Proof: Corn Syrup Makes You Fatter Than Sugar

Ban HFCSI never buy anything that has “high fructose corn syrup” on the list of ingredients, to the annoyance of certain members of my household. Now a research team at Princeton University can back up my assertions that it’s far worse for you than sugar, as reported in Princeton’s News Site:

A Princeton University research team has demonstrated that all sweeteners are not equal when it comes to weight gain: Rats with access to high-fructose corn syrup gained significantly more weight than those with access to table sugar, even when their overall caloric intake was the same.

In addition to causing significant weight gain in lab animals, long-term consumption of high-fructose corn syrup also led to abnormal increases in body fat, especially in the abdomen, and a rise in circulating blood fats called triglycerides. The researchers say the work sheds light on the factors contributing to obesity trends in the United States.

“Some people have claimed that high-fructose corn syrup is no different than other sweeteners when it comes to weight gain and obesity, but our results make it clear that this just isn’t true, at least under the conditions of our tests,” said psychology professor Bart Hoebel, who specializes in the neuroscience of appetite, weight and sugar addiction. “When rats are drinking high-fructose corn syrup at levels well below those in soda pop, they’re becoming obese — every single one, across the board. Even when rats are fed a high-fat diet, you don’t see this; they don’t all gain extra weight.”

In results published online March 18 by the journal Pharmacology, Biochemistry and Behavior, the researchers from the Department of Psychology and the Princeton Neuroscience Institute reported on two experiments investigating the link between the consumption of high-fructose corn syrup and obesity…

[continues at Princeton’s News Site]


Majestic is gadfly emeritus.

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12 Comments on "Proof: Corn Syrup Makes You Fatter Than Sugar"

  1. Not my original comment but a very thorough one:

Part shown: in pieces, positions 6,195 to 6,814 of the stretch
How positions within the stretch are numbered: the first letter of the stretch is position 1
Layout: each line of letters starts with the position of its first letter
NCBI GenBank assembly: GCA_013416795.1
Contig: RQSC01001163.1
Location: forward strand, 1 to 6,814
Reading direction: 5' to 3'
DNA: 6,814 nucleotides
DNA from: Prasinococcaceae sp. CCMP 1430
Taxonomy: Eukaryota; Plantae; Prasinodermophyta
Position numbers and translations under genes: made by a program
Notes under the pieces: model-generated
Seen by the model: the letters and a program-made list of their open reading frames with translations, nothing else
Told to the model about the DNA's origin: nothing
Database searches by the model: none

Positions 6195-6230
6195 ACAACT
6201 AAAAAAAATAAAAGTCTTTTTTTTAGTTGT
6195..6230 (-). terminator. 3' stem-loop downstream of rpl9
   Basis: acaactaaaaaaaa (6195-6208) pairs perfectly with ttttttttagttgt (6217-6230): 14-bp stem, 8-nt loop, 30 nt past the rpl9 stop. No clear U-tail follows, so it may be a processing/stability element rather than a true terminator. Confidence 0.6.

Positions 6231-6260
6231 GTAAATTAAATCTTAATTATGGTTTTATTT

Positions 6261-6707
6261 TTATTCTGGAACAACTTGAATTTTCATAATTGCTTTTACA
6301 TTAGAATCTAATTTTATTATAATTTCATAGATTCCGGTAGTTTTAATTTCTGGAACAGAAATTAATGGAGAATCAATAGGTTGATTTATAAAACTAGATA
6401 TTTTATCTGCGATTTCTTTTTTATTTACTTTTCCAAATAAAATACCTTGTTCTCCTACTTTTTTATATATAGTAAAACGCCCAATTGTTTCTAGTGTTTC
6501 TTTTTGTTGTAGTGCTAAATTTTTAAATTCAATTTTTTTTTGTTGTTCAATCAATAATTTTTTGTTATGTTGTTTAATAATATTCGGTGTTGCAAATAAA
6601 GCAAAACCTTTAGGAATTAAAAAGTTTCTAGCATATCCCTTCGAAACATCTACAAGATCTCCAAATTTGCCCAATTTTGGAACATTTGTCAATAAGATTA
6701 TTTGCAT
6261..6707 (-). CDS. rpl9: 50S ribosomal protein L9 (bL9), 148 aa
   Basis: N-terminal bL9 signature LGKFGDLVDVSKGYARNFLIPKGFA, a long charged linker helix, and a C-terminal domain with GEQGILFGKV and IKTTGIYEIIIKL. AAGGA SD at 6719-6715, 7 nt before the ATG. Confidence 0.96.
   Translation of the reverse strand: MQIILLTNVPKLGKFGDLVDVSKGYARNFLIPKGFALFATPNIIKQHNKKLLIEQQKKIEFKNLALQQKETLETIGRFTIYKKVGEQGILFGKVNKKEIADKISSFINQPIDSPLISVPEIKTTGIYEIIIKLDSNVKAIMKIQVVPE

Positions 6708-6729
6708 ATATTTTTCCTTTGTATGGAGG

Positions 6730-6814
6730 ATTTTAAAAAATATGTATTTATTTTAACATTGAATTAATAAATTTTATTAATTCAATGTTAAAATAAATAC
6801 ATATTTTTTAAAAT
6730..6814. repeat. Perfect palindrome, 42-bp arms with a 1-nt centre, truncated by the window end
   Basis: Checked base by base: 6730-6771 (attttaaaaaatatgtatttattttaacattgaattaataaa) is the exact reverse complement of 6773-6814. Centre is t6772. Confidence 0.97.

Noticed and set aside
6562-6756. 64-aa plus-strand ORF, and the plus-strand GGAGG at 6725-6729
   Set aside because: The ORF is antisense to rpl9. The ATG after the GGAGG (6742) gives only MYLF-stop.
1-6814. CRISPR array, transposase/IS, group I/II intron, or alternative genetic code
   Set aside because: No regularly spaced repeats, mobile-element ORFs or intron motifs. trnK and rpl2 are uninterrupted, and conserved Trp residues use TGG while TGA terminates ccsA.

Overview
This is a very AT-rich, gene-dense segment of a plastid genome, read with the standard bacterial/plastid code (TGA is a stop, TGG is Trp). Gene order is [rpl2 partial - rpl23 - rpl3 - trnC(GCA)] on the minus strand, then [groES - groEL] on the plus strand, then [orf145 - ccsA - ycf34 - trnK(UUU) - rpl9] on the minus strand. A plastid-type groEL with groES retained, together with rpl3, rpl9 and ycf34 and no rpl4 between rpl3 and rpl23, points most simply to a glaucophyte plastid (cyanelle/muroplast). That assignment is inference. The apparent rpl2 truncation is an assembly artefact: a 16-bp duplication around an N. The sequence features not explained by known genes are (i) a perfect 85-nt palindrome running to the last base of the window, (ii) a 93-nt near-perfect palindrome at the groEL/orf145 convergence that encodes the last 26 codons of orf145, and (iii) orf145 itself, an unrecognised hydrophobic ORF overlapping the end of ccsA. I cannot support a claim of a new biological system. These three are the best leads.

Ars Technica covered this a few days ago, and their analysis (as opposed to the publicity blurb the university made up) said the study basically came out a wash. Some groups saw gains, some didn't, but there was no clear pattern:

    This study doesn't prove anything. Since I have access to most scientific journals, a couple days ago when this study was first published, but before any secondary analysis appeared on the web, I printed it out and took it home to read. I read scientific papers all the time (usually physics and chemistry), probably hundreds of papers per year, so I like to think that I'm pretty familiar with how good science is done and what constitutes a well designed, rigorously conducted investigation.

    The impression I got while reading this paper, is that it is a total piece of crap. It is confusingly written to begin with, but there are serious problems with methodology, controls, conclusions, assumptions about caloric intake and claimed statistical significance. It's a joke. Which, I guess is why it's published in an obscure journal with a pathetic 2.7 impact factor. Two sites explaining the problems in more detail are the Skeptic's Guide to the Universe forums at:,26925.15.html [] and this blog post by Marion Nestle (a New York University professor in the department of nutrition, food studies, and public health with a Ph.D. in molecular biology):… []

    None of this told me how Princeton, of all places, could publish such a shit study though…..until I noticed this at the top of the paper that all the authors are from the Uni's PSYCHOLOGY department. Oh, I guess that's how.

    • Great feedback Synapse, thanks. I'm prepared to believe that the Princeton study has structural problems in how the study was conducted, etc., but I'm not prepared to accept that HCFS is benign. I found an interesting POV from Robert Lustic, a pediatric endocrinologist:… Sample:

      Robert Lustig: Right, originally it was used because since it's not regulated by insulin it was thought to be the perfect sugar for diabetics and so it got introduced as that. Then of course high fructose corn syrup came on the market after it was invented in Japan in 1966, and started finding its way into American foods in 1975. In 1980 the soft drink companies started introducing it into soft drinks and you can actually trace the prevalence of childhood obesity, and the rise, to 1980 when this change was made.

      Norman Swan: What is it about this, it's got more calories than ordinary sugar weight for weight hasn't it?

      Robert Lustig: No, actually it's not the calories that are different it's the fact that the only organ in your body that can take up fructose is your liver. Glucose, the standard sugar, can be taken up by every organ in the body, only 20% of glucose load ends up at your liver. So let's take 120 calories of glucose, that's two slices of white bread as an example, only 24 of those 120 calories will be metabolised by the liver, the rest of it will be metabolised by your muscles, by your brain, by your kidneys, by your heart etc. directly with no interference. Now let's take 120 calories of orange juice. Same 120 calories but now 60 of those calories are going to be fructose because fructose is half of sucrose and sucrose is what's in orange juice. So it's going to be all the fructose, that's 60 calories, plus 20% of the glucose, so that's another 12 out of 60 — so in other words 72 out of the 120 calories will hit the liver, three times the substrate as when it was just glucose alone.